Joseph's Programme. The mistress of the house is a cul tivated Bostonian of musical taste, and the whistling of the footman, who believed himself alone in the house, fretted her artistic soul. "Joseph," she called at last from the head of the back stairs, "please don't whistle those vulgar ragtime things!" "Yes, mem," returned Joseph, meekly; "I know, mem," he contin ued, with unexpected spirit; "but you can't expect a rhapsody of Liszt with cleaning the knives. That will come later, when I'm polishing the silver."

Publication Title: Toora And Welshpool Ensign And South Gippsland Observer
Source: Trove [National Library of Australia]
Country/State of Publication: Vic, Australia
Not Guilty, My Lord! [Newspaper Article] — Toora and Welshpool Ensign and South Gippsland Observer — 2 October 1914

Not Guilty, My Lord! There's a good story being told just now of Mrs. Lloyd George's encoun ter with a Hertfordshire working man who wanted to know what her hus band did with all the money he got as Chancellor of the Exchequer. "Where do all those millions go?" he demanded. "It all goes for insurance and old age pensions, and the Navy, and so on," Mrs. Lloyd George replied. But her antagonist had all the fig ures at his finger-ends. So many million, he said, went for old-age pen sions, so many to the Navy, so many for insurance, and so on. "That leaves a million not accounted for," he proceeded accusingly. "Now, what about that other million?" "Oh, please believe me," cried Mrs. Lloyd George distractedly, "I haven't got It!"

Publication Title: Toora And Welshpool Ensign And South Gippsland Observer
Source: Trove [National Library of Australia]
Country/State of Publication: Vic, Australia
A Rank Ruffian. [Newspaper Article] — Toora and Welshpool Ensign and South Gippsland Observer — 2 October 1914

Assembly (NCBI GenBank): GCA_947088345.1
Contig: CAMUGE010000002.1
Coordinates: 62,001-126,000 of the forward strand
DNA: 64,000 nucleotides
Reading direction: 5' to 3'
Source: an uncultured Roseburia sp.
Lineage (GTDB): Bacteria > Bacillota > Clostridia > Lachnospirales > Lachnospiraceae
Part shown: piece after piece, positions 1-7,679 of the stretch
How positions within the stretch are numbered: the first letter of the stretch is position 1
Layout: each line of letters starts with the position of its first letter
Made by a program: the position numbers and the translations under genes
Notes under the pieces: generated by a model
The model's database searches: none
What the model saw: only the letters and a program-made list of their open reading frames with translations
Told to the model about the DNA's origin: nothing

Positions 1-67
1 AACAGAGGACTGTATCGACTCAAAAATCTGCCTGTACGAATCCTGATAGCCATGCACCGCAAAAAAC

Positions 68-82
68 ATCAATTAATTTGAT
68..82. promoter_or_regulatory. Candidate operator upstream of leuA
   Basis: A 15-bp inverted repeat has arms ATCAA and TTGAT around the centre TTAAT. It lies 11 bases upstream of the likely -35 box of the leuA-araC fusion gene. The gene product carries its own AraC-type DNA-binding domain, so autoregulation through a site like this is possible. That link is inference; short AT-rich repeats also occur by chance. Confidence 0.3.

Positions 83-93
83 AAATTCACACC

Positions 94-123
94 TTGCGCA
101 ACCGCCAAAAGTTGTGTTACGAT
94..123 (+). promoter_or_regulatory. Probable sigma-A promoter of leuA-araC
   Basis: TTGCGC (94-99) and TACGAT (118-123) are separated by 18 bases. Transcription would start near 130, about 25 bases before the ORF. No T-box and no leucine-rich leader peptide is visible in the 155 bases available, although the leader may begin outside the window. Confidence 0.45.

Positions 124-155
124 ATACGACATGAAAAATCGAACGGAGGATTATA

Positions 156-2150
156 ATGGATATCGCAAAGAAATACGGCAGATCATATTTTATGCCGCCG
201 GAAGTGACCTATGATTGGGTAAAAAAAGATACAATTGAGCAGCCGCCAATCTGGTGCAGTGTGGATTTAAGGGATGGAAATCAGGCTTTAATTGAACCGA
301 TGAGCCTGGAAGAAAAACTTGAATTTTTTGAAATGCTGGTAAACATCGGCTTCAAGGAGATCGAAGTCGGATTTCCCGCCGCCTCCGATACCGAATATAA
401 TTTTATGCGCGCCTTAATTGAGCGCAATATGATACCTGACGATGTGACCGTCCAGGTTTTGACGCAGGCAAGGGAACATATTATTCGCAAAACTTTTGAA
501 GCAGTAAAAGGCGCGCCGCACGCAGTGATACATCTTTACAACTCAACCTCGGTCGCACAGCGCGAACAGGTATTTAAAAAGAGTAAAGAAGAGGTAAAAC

A Rank Ruffian. A newly-married man returned home the other night to find hiB wife looking very Bad. "What is the matter, Mary?" lie asked. "Oh, John! I've been reading how those poor Yorkshjremen have been knocked about That man Hobbs must be a terrible brute!" "What has he been doing?" "Haven't you read it-? Why, it says lie . started i punishing them severely. He cut Drake twice, and knocked 1,Booth all over the field. Wilson in terfered, but was knocked to the j '.boundary. Next Hirst tried; but {Hobbs ran out and knocked him through the pavilion clock. Rhodes came on, and what do you think Hobbs did to him? Why, he skied liim, and he might have been killed, 'but Denton ran and caught him!" To a woman love is the bread of life,, to a man just the jam on the bread. . . ■

Publication Title: Toora And Welshpool Ensign And South Gippsland Observer
Source: Trove [National Library of Australia]
Country/State of Publication: Vic, Australia
Not a Tiring Method. [Newspaper Article] — Toora and Welshpool Ensign and South Gippsland Observer — 2 October 1914

Not a Tiring Method. He tapped on the back door of a suburban home and asked for some thing to eat. The good housewife re sponded that she would feed him pro1 vided he was willing to earn the meal by clearing out the gutter. :f. The tramp agreed, and when he had"' eaten his way through several sand-,-, wiches to a feeling of happiness, the housewife came out with a reliable looking hoe. "You needn't have gone to that trouble, madam," said the weary one, ' sizing up the farm implement; "I never use a hoe in cleaning out a gut ter." "Never use a hoe!" said the wo man, with a wondering expression. "What do you use, then—a shovel?" "No, madam," replied the tramp, starting for the back gate, "my me thod is to pray for rain."

Publication Title: Toora And Welshpool Ensign And South Gippsland Observer
Source: Trove [National Library of Australia]
Country/State of Publication: Vic, Australia